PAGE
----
{image via Modern Arts Studio}

Author/editor Marion Zimmer Bradley (commonly referred to in Science Fiction circles as MZB, was born June 3, 1930. If she hadn’t died September 25, 1999, June 3, 2024 would have been her 94th birthday. Let’s take a minute to look back on the controversial author and editor’s career and her far-reaching influence on Speculative Fiction.

Not only did she write or co-write over twenty novels, but as an editor she provided multiple major outlets for new fantasy authors, both through her Marion Zimmer Bradley’s Fantasy Magazine and her popular Sword and Sorceress annual anthologies

Marion Eleanor Zimmer was born June 3, 1930 in Albany, New York. She died September 25, 1999 in Berkeley, California. In her younger years she was a Texas housewife. She was married twice, to Robert Alden Bradley from 1949 to 1964 and then to Walter Breen from 1964 to 1990. Both marriages ended in divorce. Both produced offspring: a son David Robert Bradley (1950–2008) from her first marriage and a son and a daughter. Mark Greyland and Moira Greyland from her second marriage.

Her frequent collaborator, Rosemary Edghill pointed out “she always worked closely with her writers and was a very hands-on editor.”

Like many readers, MZB enjoyed the action tales of Robert E. Howard, Fritz Leiber, and C. L. Moore. However, as a lifelong feminist she disliked the fact that in most Sword & Sorcery stories, female characters existed only as damsels in distress for heroes to rescue who were then given as “bad conduct prizes” to the heroes. She convinced a major New York publisher to print an annual anthology of swordswomen and sorceress stories, with mostly, but not exclusively female writers. The series stretched from 1984 until her death, and then continued afterwards, edited by her colleagues Elisabeth Waters and Diana Paxon. It started the career of several fantasy authors, including Vera Nazarian, author of the popular The Atlantis Grail YA series, Mercedes Lackey, author of the bestselling Heralds of Valdemar series. and videogame designer Stephanie Shaver.

Her best known science fiction series were the Darkover novels, which straddled the border between science fiction and fantasy. Her crowning achievement as a fantasy novelist was the historical fantasy The Mists of Avalon, a feminist retelling of Arthurian legend that emphasized the disparity between the ancient Celtic pre-Christian traditions of Dark Ages Britain and the new foreign tenets of Christianity.

After her death, Marion Zimmer Bradley’s daughter, Moira Greyland accused her not only of aiding and abetting her second husband in child molestation, but in herself molesting their daughter. Since Ms. Greyland made this accusations only after MZB was dead and could no longer defend herself or refute the charges, MZB had no opportunity to go to court and clear her name. Some authors have donated the money earned from sales to Bradley to various child-related charities. Given that she edited Breen’s book, Greek Love, and edited and contributed at least one article to his  journal, The International Journal of Greek Love, she had to at least suspected his unhealthy interest in boys. “Greek love” is an old euphemism for male homosexuality, especially the relationship between an older man and a boy or youth. Many who knew her well said they had never seen or suspected anything untoward. However, others believed the accusations. Victor Gollancz, Ltd., the publisher of Bradley’s digital backlist, donated all the profits to the British charity Save the Children. Author Janni Lee Simner donated the money she earned from sales to MZB to the American anti-sexual assault organization Rape, Abuse, & Incest National Network. Other writers chose to keep the money they earned.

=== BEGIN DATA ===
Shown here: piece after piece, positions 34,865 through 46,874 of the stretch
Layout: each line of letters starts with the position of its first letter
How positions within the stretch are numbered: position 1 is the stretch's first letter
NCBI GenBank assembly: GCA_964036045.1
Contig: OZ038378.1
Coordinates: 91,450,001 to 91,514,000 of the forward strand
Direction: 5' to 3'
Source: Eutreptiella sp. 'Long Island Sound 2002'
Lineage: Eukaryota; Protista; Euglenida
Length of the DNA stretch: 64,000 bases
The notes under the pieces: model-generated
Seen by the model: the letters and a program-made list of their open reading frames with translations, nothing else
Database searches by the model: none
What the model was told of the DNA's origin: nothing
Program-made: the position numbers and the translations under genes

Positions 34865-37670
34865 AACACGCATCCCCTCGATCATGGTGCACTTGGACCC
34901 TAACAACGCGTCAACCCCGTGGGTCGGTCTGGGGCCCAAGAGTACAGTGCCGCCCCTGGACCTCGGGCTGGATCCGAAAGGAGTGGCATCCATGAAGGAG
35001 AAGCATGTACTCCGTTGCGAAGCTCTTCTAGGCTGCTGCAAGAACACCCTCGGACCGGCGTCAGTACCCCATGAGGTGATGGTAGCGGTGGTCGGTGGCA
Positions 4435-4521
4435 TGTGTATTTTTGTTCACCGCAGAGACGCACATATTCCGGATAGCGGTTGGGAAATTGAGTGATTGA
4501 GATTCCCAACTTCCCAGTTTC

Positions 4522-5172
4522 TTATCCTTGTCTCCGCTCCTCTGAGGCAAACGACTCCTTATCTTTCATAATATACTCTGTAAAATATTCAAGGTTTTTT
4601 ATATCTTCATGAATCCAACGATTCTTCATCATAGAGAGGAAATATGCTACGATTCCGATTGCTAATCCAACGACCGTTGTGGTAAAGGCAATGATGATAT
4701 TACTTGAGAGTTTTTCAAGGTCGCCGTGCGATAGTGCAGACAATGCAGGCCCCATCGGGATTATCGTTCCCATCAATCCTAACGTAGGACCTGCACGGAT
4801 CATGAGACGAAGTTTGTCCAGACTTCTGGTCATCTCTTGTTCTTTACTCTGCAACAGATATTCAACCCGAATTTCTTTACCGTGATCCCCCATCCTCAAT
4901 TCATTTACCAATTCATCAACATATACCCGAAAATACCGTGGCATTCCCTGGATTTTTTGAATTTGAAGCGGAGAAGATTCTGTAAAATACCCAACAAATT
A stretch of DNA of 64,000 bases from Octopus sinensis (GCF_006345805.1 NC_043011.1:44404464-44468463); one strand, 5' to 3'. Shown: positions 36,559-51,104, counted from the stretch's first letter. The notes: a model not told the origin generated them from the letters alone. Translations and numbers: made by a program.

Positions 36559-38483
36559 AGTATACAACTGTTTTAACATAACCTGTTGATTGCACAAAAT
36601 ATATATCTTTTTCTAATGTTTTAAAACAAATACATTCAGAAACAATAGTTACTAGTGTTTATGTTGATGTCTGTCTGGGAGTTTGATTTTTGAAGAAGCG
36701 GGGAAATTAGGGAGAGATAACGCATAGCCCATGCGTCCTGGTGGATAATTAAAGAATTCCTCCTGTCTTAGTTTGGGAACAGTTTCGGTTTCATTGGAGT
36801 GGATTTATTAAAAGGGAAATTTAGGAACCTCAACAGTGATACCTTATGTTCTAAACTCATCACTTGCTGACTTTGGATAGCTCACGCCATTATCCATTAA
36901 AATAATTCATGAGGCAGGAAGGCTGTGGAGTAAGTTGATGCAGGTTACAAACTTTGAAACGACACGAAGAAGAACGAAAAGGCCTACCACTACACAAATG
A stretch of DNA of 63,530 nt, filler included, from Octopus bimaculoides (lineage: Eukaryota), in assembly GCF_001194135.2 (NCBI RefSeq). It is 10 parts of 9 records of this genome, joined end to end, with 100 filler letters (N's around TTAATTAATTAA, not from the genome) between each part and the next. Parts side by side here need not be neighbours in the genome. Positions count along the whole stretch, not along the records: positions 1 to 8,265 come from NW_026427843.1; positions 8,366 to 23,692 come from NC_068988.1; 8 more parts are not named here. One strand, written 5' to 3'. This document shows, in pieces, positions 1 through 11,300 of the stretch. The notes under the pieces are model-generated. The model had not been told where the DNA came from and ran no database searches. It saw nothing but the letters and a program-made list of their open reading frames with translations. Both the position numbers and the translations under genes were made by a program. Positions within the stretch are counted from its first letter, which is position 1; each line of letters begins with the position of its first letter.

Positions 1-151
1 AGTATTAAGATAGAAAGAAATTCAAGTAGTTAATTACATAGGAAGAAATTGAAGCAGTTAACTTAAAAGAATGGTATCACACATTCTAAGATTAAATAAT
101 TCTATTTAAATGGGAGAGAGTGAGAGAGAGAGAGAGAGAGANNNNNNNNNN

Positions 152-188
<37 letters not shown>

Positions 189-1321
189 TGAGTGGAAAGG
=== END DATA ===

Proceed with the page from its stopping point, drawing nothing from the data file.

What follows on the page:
In person, Mrs. Bradley came across as a brusque woman. One doesn’t succeed in a male-dominated industry by being all lilies and laces. She was the sort of person whom someone might describe as outspoken, only immediately to have someone else quip “by whom?”

She prided herself on being the fastest rejection slip in the west.

She was one of the cofounders of the Society for Creative Anachronism (SCA), and is credited with coming up with the name for the group.

She was awarded the World Fantasy Award for lifetime achievement in 2000 posthumously.

After her death, she was cremated, and her ashes, appropriately enough were scattered on Glastonbury Tor, in Somerset, England.

Her influence as a writer will last so long as her stories are in print. Her influence as an editor continues to spread, as the writers she mentored are now mentoring a further generations of writers.

Susan Macdonald
Susan Macdonald

Susan Macdonald is the author of the children’s book “R is for Renaissance Faire”, as well as 26 short stories, mostly fantasy in “Alternative Truths”, “Swords and Sorceress ”, Swords &Sorceries Vols. 1, 2, & 5, “Cat Tails” “Under Western Stars”, and “Knee-High Drummond and the Durango Kid”. Her articles have appeared on SCIFI.radio’s web site, in The Inquisitr, and in The Millington Star. She enjoys Renaissance Faires (see book above), science fiction conventions,  Highland Games, and Native American pow-wows.